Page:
Earthquake in the Indian Ocean Causes a Massive Tsunami
News story originally written on January 5, 2005

On the morning of December 26th, 2004, an enormous earthquake occurred below the Indian Ocean, 150 km west of the Indonesian island of Sumatra. The earthquake, caused by moving tectonic plates, was the most powerful to occur on our planet in the past 40 years, a magnitude of 9.0 on the Richter Scale. During the earthquake, part of the sea floor rose about 10 meters. This caused instability in the seawater above and generated huge tsunami waves that spread across the Indian Ocean.

The enormous waves moved quickly across the ocean before hitting coastal areas causing massive destruction to towns and resorts along the coast. Over 150,000 people were killed as the tsunami waves hit the coasts of Indonesia, Malaysia, Myanmar, Thailand, Bangladesh, Sri Lanka, India, and the east coast of Africa. There was very little time to sound alarms and get people away from the coast.

The more you know about how the Earth works, the more you can keep yourself and others as safe as possible from natural disasters. We at Windows to the Universe would like to congratulate Tilly Smith, a 10-year-old British girl who used her knowledge about how tsunamis works to save 100 people during the event. Tilly learned about tsunamis at school two weeks before the tsunami hit where her family was vacationing in Phuket, Thailand. She saw the water drawing out quickly from the shore and remembered that this can happen before a tsunami wave hits the coast. Thanks to Tilly, her mother, and the hotel staff, everyone was cleared off the beach minutes before the wave arrived.

Last modified May 21, 2008 by Lisa Gardiner.

You might also be interested in:

Traveling Nitrogen Classroom Activity Kit

Check out our online store - minerals, fossils, books, activities, jewelry, and household items!...more

What Is an Earthquake?

The expression "on solid ground" is often used to describe something as stable. But sometimes the solid ground underfoot is not stable. It moves as Earth's tectonic plates move. Sometimes it moves gradually....more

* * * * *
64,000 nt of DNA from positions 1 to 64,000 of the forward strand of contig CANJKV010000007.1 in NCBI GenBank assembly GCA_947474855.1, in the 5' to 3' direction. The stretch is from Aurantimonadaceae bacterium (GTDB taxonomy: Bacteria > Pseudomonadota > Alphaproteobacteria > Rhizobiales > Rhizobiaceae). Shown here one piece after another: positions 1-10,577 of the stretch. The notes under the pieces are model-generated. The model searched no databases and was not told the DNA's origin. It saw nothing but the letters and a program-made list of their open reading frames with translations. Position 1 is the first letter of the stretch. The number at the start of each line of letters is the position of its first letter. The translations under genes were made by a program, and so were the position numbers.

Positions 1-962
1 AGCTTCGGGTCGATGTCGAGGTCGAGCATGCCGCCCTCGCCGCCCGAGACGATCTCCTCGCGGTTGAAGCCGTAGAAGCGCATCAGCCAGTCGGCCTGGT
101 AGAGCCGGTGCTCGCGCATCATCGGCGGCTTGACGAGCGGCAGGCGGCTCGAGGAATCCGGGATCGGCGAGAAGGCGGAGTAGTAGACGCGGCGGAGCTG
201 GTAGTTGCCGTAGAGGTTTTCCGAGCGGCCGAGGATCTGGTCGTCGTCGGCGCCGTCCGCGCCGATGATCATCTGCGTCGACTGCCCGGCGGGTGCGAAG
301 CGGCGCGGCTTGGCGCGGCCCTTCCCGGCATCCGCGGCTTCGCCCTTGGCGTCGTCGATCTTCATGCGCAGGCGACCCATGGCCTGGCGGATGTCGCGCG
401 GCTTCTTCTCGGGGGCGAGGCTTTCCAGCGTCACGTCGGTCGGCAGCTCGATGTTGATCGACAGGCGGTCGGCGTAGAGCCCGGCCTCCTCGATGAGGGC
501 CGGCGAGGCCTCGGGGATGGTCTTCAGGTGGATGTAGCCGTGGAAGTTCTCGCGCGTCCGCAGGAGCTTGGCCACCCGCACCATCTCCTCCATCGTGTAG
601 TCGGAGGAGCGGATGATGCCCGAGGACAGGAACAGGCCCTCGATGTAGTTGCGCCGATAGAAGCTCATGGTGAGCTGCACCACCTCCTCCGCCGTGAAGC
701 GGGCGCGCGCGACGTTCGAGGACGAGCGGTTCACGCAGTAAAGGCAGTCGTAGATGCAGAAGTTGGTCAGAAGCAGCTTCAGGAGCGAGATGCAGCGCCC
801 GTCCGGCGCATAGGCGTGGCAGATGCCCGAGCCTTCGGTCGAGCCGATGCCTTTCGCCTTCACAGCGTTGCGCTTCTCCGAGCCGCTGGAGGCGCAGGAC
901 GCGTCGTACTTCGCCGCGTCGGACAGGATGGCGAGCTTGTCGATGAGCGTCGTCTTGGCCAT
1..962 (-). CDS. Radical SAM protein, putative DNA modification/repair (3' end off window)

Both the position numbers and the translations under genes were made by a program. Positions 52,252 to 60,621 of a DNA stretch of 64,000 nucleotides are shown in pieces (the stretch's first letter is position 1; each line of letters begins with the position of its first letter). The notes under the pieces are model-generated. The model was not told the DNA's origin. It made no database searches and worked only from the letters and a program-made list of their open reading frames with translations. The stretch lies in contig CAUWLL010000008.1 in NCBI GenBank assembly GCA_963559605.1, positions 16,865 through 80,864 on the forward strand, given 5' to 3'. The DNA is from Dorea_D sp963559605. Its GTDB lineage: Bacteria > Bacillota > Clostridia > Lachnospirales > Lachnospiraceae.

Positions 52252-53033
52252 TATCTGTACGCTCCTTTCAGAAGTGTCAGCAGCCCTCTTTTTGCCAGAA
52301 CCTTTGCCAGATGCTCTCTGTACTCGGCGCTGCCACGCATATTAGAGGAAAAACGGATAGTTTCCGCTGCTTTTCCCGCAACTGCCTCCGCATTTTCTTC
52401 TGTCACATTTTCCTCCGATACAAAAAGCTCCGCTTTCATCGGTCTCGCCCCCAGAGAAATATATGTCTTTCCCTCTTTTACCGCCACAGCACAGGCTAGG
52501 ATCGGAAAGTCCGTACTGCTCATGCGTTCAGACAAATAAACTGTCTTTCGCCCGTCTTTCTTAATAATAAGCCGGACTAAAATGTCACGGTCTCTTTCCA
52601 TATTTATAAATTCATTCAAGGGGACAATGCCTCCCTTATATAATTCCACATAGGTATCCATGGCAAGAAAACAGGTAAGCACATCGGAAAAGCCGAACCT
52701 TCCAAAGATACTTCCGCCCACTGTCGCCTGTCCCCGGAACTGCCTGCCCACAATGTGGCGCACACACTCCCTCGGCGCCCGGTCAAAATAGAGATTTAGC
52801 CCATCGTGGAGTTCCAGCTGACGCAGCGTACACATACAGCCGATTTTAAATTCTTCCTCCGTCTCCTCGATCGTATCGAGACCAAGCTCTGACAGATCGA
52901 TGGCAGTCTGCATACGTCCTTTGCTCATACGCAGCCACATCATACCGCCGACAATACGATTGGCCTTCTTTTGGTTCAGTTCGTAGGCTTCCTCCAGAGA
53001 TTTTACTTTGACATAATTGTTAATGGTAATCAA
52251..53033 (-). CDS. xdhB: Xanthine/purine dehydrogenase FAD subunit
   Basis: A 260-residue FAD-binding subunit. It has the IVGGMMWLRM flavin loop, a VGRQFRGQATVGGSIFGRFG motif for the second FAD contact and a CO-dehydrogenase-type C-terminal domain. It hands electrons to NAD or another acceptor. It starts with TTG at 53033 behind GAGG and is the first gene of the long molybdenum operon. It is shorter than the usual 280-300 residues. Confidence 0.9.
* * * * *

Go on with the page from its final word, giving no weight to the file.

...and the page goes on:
Plate Tectonics

Many forces cause the surface of the Earth to change over time. However, the largest force that changes our planet's surface is the movement of Earth's outer layer through the process of plate tectonics....more

Lunar Eclipse in October 2004

There will be a total lunar eclipse on Wednesday night, October 27, 2004. The Earth's shadow will darken the Moon for more than three and a half hours, while the "total eclipse phase" will span a period...more

Researchers Locate Special Penguin Habitats!

Scientists have recently discovered that thousands of Adelie Penguins thrive in patches of the chilly Southern Ocean near Antarctica's coastline. In these special areas of the ocean, called polynyas,...more

Triggers of Volcanic Eruptions in Oregon's Mount Hood Investigated

A new study has found that a mixing of two different types of magma is the key to the historic eruptions of Mount Hood, Oregon's tallest mountain, and that eruptions often happen in a relatively short...more

Oldest Earth Mantle Reservoir Discovered

Researchers have found a primitive Earth mantle reservoir on Baffin Island in the Canadian Arctic. Geologist Matthew Jackson and his colleagues from a multi-institution collaboration report the finding--the...more

Its Not Your Fault A Typical Fault, Geologically Speaking, That Is

Some geologic faults that appear strong and stable, slip and slide like weak faults. Now an international team of researchers has laboratory evidence showing why some faults that 'should not' slip are...more

Windows to the Universe, a project of the National Earth Science Teachers Association, is sponsored in part is sponsored in part through grants from federal agencies (NASA and NOAA), and partnerships with affiliated organizations, including the American Geophysical Union, the Howard Hughes Medical Institute, the Earth System Information Partnership, the American Meteorological Society, the National Center for Science Education, and TERC. The American Geophysical Union and the American Geosciences Institute are Windows to the Universe Founding Partners. NESTA welcomes new Institutional Affiliates in support of our ongoing programs, as well as collaborations on new projects. Contact NESTA for more information. NASA ESIP NCSE HHMI AGU AGI AMS NOAA